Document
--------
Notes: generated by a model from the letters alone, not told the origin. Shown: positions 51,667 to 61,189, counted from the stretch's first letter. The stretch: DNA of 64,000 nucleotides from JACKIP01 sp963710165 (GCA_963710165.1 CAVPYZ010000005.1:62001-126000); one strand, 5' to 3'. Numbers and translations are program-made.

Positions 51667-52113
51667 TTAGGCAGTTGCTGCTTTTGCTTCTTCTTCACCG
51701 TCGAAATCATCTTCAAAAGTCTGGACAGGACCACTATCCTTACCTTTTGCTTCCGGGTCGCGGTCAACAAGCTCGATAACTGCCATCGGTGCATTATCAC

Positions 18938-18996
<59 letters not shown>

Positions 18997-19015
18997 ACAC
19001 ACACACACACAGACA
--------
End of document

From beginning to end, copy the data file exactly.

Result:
Notes: generated by a model from the letters alone, not told the origin. Shown: positions 51,667 to 61,189, counted from the stretch's first letter. The stretch: DNA of 64,000 nucleotides from JACKIP01 sp963710165 (GCA_963710165.1 CAVPYZ010000005.1:62001-126000); one strand, 5' to 3'. Numbers and translations are program-made.

Positions 51667-52113
51667 TTAGGCAGTTGCTGCTTTTGCTTCTTCTTCACCG
51701 TCGAAATCATCTTCAAAAGTCTGGACAGGACCACTATCCTTACCTTTTGCTTCCGGGTCGCGGTCAACAAGCTCGATAACTGCCATCGGTGCATTATCAC

Positions 18938-18996
<59 letters not shown>

Positions 18997-19015
18997 ACAC
19001 ACACACACACAGACA